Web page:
Bosque plan depends on details | #ABQJournal Online #abqbosque

Originally, the Journal gave NO coverage to the meeting that became the turning point for public discussion of our community’s vision of the bosque, the riparian ribbon along the banks of the Rio Grande. (Small wonder because the bosque buys no advertising.) Today, that discussion appears on page one thanks to Leslie Linthicum.

Bosque plan depends on details | ABQJournal Online

It’s no wonder that a discussion about changing access to the river – “bringing the river more into our daily lives” – has found broad, bland support and narrow, passionate opposition.

“The bosque” means different things to different people.

Bosque plan depends on details | ABQJournal Online

Ironically, Leslie and the crowd she joined were out not to see the bosque but to see the river as we never get to see it — almost flooding enough to keep the bosque alive. Also ironically, she speaks of enjoying the view from bridges, as artificial and controversial a vantage as one can get. (Mind you, I love that old Alameda bridge and am so glad someone had the foresight to leave it standing — what was that discussion like?) Nevertheless, this topic should be on the front page of the Journal more than once because we all need to know about the options. Doing nothing is not a long-term option, albeit a wise short-term one.

Bosque conservation and restoration first #abqbosque

 (1) At the Sept. 4 Town Hall meeting, one of the… – Rio Grande Bosque by Jasper (Joe) Hardesty

While progressive and caring, the design firm and others employed by the City (tax dollars spent) do not include ecological or restoration expertise (until just recently retained, but only late in the process, with minimal design or project scope input). The recent hiring of an environmental firm is unfortunately a whitewash to give credibility to a plan that has no legitimate restoration element. Given this, starting over makes a lot of sense. If the City is not willing to start over because it would cost too much, then we can’t afford the project after all. If the City is willing to do it right, this is good news for the designers, as it means more work. They can thank me later.

From the perspective of the architect, this is an amazing opportunity to demonstrate how design and nature can be integrated to create beautiful elements that people will enjoy. No doubt, I would LOVE this type of a project and that opportunity! However, great design at the expense of environmental damage is not actually great design, and definitely not a community benefit. Integrating nature and design will have other, more appropriate opportunities. The Bosque Plan should be about what is best for the long term health and vitality of our community.

(1) At the Sept. 4 Town Hall meeting, one of the… – Rio Grande Bosque

Improve the bosque with more wetlands, meadows | ABQJournal Online #abqbosque

Improve the bosque with more wetlands, meadows | ABQJournal Online By Ross Coleman / Albuquerque resident | Mon, Sep 16, 2013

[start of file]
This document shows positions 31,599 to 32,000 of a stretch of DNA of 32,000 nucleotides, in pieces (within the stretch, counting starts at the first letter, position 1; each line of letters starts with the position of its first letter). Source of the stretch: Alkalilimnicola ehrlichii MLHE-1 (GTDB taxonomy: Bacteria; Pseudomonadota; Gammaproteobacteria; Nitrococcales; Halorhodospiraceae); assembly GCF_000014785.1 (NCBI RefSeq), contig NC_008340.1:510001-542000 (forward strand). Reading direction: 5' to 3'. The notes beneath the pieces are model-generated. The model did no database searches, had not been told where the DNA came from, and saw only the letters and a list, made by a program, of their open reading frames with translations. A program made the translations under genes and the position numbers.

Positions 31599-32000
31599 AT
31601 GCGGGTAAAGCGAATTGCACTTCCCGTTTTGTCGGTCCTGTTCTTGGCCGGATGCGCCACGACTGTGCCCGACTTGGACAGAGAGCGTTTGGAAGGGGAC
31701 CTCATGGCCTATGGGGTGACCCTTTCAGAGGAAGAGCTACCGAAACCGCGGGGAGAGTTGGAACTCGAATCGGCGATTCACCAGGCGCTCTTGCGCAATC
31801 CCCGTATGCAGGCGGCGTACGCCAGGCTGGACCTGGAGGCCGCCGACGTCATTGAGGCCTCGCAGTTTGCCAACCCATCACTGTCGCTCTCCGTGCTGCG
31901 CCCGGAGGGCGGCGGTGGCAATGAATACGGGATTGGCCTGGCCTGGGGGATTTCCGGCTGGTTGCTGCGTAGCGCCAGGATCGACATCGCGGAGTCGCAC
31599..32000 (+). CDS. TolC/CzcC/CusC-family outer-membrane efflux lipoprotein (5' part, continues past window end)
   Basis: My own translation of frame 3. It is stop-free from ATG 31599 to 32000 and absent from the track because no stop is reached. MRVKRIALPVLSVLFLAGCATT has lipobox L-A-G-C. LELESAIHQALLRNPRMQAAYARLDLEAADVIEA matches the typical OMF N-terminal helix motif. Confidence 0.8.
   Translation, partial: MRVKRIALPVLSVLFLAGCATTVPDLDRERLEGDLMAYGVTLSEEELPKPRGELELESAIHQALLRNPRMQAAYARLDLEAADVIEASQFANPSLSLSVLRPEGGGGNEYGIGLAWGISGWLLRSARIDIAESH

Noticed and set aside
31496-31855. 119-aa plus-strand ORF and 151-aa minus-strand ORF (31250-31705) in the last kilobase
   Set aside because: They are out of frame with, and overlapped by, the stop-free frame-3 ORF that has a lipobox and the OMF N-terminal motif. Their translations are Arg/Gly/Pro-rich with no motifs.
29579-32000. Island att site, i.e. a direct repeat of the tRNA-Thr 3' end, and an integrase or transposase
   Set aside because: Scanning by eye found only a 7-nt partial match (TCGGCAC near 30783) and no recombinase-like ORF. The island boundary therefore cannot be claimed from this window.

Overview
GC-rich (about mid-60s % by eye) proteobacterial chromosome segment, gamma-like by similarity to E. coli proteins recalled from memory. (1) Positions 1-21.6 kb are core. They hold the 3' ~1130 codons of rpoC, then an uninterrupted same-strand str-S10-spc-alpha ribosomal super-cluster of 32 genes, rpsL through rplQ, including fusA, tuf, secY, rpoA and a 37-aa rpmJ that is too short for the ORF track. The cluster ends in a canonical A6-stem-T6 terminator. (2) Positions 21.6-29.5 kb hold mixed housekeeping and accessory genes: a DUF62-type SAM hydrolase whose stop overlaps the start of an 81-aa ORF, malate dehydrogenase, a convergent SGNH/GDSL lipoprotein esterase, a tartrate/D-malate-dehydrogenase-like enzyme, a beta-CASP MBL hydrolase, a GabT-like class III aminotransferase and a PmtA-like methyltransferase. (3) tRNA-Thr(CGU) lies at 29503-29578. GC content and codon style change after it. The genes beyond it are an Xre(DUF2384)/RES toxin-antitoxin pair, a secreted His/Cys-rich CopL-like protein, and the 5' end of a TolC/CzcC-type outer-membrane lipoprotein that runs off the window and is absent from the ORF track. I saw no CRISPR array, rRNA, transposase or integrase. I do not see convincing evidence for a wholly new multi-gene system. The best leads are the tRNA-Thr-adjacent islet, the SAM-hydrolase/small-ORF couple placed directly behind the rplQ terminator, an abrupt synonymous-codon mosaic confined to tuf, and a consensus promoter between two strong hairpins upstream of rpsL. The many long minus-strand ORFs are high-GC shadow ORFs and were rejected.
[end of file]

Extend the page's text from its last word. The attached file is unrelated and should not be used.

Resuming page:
If I were to make a single suggestion regarding the Rio Grande vision it would be this: Take a significant portion of the funding (half or more) for ecological restoration. Focus that effort to create groundwater infusion wetlands (mimicking oxbow marshes), wet meadows, wooded wetlands and overbank wetland areas.

The benefits for wildlife and the people who will be visiting the bosque will be tremendous.

I think there is a place for improvements, such as trails that will bring pedestrians into the bosque and along the river. They should be designed with an emphasis on a low-impact human presence.

Improve the bosque with more wetlands, meadows | ABQJournal Online

Alternate vision for bosque proposed | ABQJournal Online

We used Ouray’s riverwalk frequently on a recent vacation. We also spent half an hour near Durango’s riverwalk. Albuquerque is unique, but we should look at what these other towns have done, including Farmington and Pueblo, CO.

Alternate vision for bosque proposed | ABQJournal Online

Tony Anella, an architect and board secretary of the Aldo Leopold Foundation, an environmental group, said he doesn’t oppose improving public access to the bosque, but doing so should be based on conservation science.

“I hope the public will be better informed about what the choices are,” he said of the meeting. “… The issue really is, How do you design that access?”

Barish, one of the leaders of a coalition working on the issue, said it is important to maintain one of Albuquerque’s “wild edges” – a forest and river running through the midst of New Mexico’s largest city. It is part of what “unique sense of place,” he said.

Any city effort should include major habitat restoration efforts, critics argue.

Alternate vision for bosque proposed | ABQJournal Online

ABQ The Plan: The Rio Grande Vision » Connect, Protect and Excite! #abqbosque

I’m suspicious of the word “excite” and the reference to the bosque as “hidden” — you can see it from miles away and hundreds of thousands of people cross it repeatedly each day. However, the Mayor seems to want public input, seems to be reasonable, even as he is clearly not backing down. We need to examine this “vision document” and express our views. peace, mjh

ABQ The Plan: The Rio Grande Vision » Connect, Protect and Excite!

ABQ the Plan is a city-wide public project/public investments plan that will spur private investment, improve quality of life for residents, promote tourism and bring new dollars to Albuquerque, enhance economic development and bring new jobs to Albuquerque. The Rio Grande Vision project is one of several ABQ the Plan initiatives designed around a new Vision for Albuquerque as a great outdoor city, a city of innovation and creativity, and a sustainable community. Click to learn more about ABQ the Plan at

ABQ The Plan: The Rio Grande Vision » Connect, Protect and Excite!